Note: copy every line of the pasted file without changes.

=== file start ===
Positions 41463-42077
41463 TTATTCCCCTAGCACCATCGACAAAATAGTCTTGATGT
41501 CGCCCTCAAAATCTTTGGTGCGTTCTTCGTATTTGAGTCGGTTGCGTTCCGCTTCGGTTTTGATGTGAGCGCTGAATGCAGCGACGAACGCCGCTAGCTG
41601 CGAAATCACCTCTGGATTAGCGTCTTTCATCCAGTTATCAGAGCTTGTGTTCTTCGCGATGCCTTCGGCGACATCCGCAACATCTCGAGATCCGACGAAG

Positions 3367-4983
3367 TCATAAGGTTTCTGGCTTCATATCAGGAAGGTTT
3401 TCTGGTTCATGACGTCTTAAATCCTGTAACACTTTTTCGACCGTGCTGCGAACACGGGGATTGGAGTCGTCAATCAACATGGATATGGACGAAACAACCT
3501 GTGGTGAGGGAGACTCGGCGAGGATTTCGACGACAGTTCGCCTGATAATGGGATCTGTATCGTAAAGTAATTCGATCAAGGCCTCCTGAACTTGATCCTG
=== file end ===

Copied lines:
Positions 41463-42077
41463 TTATTCCCCTAGCACCATCGACAAAATAGTCTTGATGT
41501 CGCCCTCAAAATCTTTGGTGCGTTCTTCGTATTTGAGTCGGTTGCGTTCCGCTTCGGTTTTGATGTGAGCGCTGAATGCAGCGACGAACGCCGCTAGCTG
41601 CGAAATCACCTCTGGATTAGCGTCTTTCATCCAGTTATCAGAGCTTGTGTTCTTCGCGATGCCTTCGGCGACATCCGCAACATCTCGAGATCCGACGAAG

Positions 3367-4983
3367 TCATAAGGTTTCTGGCTTCATATCAGGAAGGTTT
3401 TCTGGTTCATGACGTCTTAAATCCTGTAACACTTTTTCGACCGTGCTGCGAACACGGGGATTGGAGTCGTCAATCAACATGGATATGGACGAAACAACCT
3501 GTGGTGAGGGAGACTCGGCGAGGATTTCGACGACAGTTCGCCTGATAATGGGATCTGTATCGTAAAGTAATTCGATCAAGGCCTCCTGAACTTGATCCTG